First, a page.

For a few rupiah, visitors to Yogyakarta can snap photos of themselves in ready-made optical illusions, or recreated scenes from history and fantasy. If their selfie arms are still functioning, nearly 200 life-size figures of history's most famous people await, ready to electronically amuse Facebook friends and distant relatives.
Darth Vader's popular; so is a one-time Indonesia resident named Barack Obama. "We give you the best place to take your pict," the museum proudly boasts on its website.
But bowing to international outrage, the museum has removed one historical waxwork from its menagerie of selfie-ready celebrity statues: Adolf Hitler.
Particularly, a gallantly posed fuhrer standing in front of a backdrop of the Auschwitz concentration camp. The picture, seen in an uncountable number of selfies with de Mata's grinning visitors, contains the infamous sign above the camp's front gate: "Arbeit Macht Frei" - "work sets you free."
"Everything about it is wrong. It's hard to find words for how contemptible it is," Rabbi Abraham Cooper, associate dean of the Simon Wisenthal Center, which campaigns against anti-Semitism and Holocaust denial, told the Associated Press. "The background is disgusting. It mocks the victims who went in and never came out."
The outraged claimed the photo of Hitler had no business next to infotainment depictions of Steve Jobs and a leather-clad Scarlett Johannson. And, critics said, the pictures that flooded people's social media accounts were an insult to the 6 million Jews who died in Hitler's extermination camps.
Officials with the museum didn't immediately respond to messages seeking comment.
Warli, the museum's marketing officer, who goes by one name, defended the waxwork to the Associated Press. He said he knew Hitler was a historical figure responsible for mass murder. But since his statue went on display in 2014, the work was "one of the favorite figures for our visitors to take selfies with."
"No visitors complained about it," he said. "Most of our visitors are having fun because they know this is just an entertainment museum."
The "just entertainment" aspect of similar depictions of Hitler and his Nazi regime is something that has vexed historians and activists for years. Some worry that distancing historical figures from their atrocities - essentially turning them into caricatures and cartoon characters - is the first step toward repeating the mistakes of the past.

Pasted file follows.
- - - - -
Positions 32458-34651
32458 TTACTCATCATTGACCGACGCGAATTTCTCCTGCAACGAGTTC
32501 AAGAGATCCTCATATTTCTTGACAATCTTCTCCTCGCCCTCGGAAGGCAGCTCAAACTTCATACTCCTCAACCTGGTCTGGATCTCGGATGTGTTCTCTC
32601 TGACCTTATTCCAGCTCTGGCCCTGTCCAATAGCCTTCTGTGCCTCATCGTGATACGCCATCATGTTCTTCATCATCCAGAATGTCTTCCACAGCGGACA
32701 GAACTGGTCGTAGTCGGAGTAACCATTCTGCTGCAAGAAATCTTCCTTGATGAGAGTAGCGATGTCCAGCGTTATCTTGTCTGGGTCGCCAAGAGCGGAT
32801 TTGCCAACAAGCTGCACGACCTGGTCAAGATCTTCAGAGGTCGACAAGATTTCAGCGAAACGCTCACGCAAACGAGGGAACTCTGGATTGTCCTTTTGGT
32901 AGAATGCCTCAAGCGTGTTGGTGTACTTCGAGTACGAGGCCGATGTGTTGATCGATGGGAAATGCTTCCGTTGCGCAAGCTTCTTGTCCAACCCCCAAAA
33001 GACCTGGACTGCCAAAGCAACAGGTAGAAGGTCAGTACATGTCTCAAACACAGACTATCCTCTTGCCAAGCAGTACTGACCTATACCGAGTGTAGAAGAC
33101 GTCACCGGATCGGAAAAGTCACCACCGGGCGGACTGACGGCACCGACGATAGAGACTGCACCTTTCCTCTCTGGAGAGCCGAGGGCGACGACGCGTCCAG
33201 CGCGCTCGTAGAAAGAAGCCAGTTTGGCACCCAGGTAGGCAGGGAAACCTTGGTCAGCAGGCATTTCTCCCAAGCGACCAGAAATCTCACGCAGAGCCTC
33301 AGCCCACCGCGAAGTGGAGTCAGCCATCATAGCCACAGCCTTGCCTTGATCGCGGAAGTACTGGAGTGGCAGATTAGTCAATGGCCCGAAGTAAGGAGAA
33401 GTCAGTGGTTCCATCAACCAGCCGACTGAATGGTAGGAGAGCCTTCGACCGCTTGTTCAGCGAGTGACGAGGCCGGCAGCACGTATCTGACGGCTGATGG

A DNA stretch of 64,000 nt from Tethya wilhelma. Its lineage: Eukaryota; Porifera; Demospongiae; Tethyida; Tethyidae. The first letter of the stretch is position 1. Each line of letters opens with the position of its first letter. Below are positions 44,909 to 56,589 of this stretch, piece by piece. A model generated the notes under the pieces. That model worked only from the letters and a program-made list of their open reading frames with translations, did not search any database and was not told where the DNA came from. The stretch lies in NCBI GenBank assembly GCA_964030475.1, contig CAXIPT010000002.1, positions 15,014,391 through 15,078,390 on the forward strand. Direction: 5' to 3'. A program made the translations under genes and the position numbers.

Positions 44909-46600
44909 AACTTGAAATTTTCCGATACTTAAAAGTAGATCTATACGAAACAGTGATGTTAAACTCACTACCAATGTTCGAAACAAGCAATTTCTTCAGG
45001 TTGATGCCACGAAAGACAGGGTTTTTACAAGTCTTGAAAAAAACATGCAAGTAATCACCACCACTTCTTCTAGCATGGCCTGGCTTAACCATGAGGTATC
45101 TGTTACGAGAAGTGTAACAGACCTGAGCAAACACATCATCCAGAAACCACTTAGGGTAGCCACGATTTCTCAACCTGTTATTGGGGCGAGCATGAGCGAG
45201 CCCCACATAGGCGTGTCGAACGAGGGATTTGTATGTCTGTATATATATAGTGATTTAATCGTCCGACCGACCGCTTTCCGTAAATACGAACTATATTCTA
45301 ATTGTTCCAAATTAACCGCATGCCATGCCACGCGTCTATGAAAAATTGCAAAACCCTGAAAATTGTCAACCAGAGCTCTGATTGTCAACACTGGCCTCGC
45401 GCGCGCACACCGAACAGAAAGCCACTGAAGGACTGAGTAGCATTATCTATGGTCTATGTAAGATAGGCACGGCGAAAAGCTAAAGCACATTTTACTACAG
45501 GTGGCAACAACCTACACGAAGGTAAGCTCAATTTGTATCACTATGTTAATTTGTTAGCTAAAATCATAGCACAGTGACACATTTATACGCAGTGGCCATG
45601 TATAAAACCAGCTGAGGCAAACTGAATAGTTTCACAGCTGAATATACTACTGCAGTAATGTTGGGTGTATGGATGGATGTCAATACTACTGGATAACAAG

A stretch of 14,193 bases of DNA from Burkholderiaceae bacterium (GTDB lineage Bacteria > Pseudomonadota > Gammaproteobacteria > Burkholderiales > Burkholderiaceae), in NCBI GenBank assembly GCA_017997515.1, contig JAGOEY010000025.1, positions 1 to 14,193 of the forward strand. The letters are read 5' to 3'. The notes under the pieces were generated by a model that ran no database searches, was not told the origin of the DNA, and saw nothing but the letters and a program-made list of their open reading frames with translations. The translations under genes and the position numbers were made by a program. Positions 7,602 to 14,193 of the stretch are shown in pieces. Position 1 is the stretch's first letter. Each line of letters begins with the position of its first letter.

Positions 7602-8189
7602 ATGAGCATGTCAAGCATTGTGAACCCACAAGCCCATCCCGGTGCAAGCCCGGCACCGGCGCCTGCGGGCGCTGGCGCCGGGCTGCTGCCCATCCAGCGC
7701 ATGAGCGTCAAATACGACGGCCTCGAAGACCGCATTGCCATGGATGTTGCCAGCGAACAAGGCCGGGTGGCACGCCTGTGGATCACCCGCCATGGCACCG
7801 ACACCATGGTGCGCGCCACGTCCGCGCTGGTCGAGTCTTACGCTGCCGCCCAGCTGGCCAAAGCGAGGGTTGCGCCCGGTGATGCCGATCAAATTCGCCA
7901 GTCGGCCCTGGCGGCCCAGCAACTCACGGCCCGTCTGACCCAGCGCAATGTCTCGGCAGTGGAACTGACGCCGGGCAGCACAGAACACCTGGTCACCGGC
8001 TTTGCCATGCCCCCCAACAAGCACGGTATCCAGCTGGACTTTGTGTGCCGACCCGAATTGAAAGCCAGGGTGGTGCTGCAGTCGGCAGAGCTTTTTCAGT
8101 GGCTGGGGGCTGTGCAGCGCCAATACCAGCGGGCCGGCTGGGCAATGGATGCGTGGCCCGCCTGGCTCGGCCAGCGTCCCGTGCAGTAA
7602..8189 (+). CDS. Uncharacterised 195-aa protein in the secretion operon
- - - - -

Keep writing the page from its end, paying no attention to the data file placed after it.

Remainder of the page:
In a Q&A with the Connecticut Jewish Ledger, Gavriel Rosenfeld, the author of "Hi Hitler!" warned that similar Hitler- and Nazi-based displays normalize the Nazi legacy:
"The Internet above all is the medium that really focuses on Hitler as a completely decontextualized, dehistoricized figure. We can draw a Hitler mustache on anything or a swastika on anything and start laughing at it.
"When Hitler himself is photoshopped into the form of various other characters, we get into some really bizarre phenomena: catsthatlooklikehitler.com or thingsthatlooklikehitler.com or 'Hipster Hitler' or 'Six Degrees of Hitler' - it's a cottage industry of people exploiting his image to get attention but we're far away from any historical lesson."
So-called Nazi-normalization has sparked an outcry before in Indonesia, which has the largest Muslim population in the world and a minuscule Jewish population.
A Nazi-themed cafe in the city of Bandung, where waiters wore replica SS uniforms, caused anger abroad for several years until reportedly closing its doors at the beginning of this year.
It was called the Soldatenkaffe, named after a restaurant in Paris that was popular with occupying Nazi soldiers. Hitler portraits and Nazi flags adorned the walls of the Indonesian restaurant.
The cafe's owner, Henry Mulyana, insisted to the Daily Mail that he wasn't a neo-Nazi and said on the cafe's website that it explored "Hitler & the Nazis as pop culture."
Even in de MATA's case, the owner told the AP they weren't getting rid of the statue because of internalized sentiment that it was in poor taste, but because of the outcry.
"We will follow the best advice and the response from the public," Warli said. "Let people judge whether the character is good or bad."
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